Ever got to the end of the month and found that your pay packet is a little lighter than it should be?
It’s not a pleasant situation to be in – but whether you’re employed by a company or working for yourself, there are things that you can do to reclaim your cash.
If you’ve been made redundant
After a redundancy, there are certain rules about how much your old employer needs to pay you based on your age and length of service.
They should also give you notice, or payment in lieu of notice. This can quickly break down, though, if your employer is insolvent.
This is what happens when a business can’t afford to pay its debts, and can also mean that they’re unable to pay ex-employees.
In this case you may be able to apply to the government for outstanding payments or redundancy pay.
If you work for an employer
The first thing to do would be to raise the issue directly with your employer. You can do this informally, especially if you think that there has been an honest mistake, and they may be able to rectify it with no further action required.
HR or the payroll team are a good option if you need to escalate it further. Assuming that you and your employer are able to agree on the fact that you’ve been underpaid, and agree on a solution, you shouldn’t need to go any further.
However, if they don’t rectify the issue then it’s time to raise a grievance. This is a way of formally bringing the issue to your employer, and you can get advice on how to do it from Citizen’s Advice.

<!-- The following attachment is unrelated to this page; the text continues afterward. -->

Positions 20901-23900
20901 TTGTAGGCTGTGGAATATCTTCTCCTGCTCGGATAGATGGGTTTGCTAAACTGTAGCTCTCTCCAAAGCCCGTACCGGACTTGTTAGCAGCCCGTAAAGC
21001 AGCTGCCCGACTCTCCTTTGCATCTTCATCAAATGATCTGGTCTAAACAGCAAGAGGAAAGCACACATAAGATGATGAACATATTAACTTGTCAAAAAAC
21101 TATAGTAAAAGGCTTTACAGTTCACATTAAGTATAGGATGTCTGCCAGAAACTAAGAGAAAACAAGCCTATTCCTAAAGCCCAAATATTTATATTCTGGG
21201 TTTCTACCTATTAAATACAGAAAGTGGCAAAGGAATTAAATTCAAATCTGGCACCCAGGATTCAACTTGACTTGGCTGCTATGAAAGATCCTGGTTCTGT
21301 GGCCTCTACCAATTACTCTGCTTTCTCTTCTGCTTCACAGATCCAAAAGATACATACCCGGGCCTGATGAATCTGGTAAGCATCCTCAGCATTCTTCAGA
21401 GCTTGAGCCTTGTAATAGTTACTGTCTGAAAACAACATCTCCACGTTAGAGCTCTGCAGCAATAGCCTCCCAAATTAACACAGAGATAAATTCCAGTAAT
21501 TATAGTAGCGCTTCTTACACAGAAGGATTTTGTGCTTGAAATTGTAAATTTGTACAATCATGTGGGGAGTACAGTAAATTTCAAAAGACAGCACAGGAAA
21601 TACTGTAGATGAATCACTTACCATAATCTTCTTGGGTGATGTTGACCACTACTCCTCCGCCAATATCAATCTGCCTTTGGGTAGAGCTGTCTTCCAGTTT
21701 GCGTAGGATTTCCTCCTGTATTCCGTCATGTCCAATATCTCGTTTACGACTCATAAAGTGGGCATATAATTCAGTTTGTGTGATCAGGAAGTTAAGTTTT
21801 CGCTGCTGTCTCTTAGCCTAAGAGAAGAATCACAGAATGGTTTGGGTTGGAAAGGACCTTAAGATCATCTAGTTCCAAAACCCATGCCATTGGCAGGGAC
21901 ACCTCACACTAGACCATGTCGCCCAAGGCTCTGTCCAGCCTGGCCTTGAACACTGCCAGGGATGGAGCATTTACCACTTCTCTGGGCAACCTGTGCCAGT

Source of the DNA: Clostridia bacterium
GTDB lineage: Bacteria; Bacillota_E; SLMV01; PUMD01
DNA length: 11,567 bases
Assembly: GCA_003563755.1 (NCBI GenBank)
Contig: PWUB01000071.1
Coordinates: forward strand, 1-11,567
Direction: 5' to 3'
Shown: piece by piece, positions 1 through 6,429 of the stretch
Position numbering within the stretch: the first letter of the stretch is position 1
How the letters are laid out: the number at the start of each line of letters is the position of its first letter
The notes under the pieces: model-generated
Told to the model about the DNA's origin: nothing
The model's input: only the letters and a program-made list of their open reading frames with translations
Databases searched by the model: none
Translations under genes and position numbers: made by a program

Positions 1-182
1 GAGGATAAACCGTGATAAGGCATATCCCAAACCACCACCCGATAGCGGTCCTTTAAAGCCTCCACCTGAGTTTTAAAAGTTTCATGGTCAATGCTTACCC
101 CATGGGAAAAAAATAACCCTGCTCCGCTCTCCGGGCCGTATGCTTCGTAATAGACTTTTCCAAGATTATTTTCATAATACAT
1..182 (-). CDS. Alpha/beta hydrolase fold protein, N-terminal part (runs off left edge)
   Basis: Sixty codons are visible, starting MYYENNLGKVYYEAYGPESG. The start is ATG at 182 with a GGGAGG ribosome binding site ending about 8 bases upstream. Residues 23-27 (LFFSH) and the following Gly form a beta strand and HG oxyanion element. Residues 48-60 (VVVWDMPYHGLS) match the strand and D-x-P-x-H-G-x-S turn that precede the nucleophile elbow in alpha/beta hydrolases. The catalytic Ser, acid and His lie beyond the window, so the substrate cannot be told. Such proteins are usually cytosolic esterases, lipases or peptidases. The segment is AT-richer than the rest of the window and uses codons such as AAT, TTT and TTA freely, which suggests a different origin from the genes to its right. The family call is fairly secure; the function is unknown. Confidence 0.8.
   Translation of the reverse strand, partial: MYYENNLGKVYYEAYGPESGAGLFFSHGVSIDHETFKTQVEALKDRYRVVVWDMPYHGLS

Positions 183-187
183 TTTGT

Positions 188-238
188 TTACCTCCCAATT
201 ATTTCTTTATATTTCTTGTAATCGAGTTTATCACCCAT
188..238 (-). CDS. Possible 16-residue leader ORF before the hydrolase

Ultimately, you may have to escalate to an employment tribunal – Citizen’s Advice will be able to give you further information if things get to that point.
If you work for yourself
As a self-employed professional, it’s important to ensure that you have a contract for any work that you carry out.
Without that, any payment issues can quickly descend into he-said-she-said situations, and you may not be able to reach a resolution.
Make sure that you send a professional invoice, and be aware that some companies will require you to send the invoice in a specific format.
Sometimes, simply putting things into a more official format is all it takes to nudge a reluctant client. You should also have predetermined times for sending a reminder – for instance, two weeks and four weeks after it is due.
If nothing else works and you have a valid contract, you should be able to take your client to small claims court. It’s very important to make sure that the amount that you’re claiming for is more than the expense of actually going to court.
Otherwise, you might have to chalk it up to a bad experience. One final pointer to remember: if your client stops paying, you stop working.
Don’t continue to take their assignments on empty promises that you’ll be paid later. Those words won’t pay the bills, so find a client who will!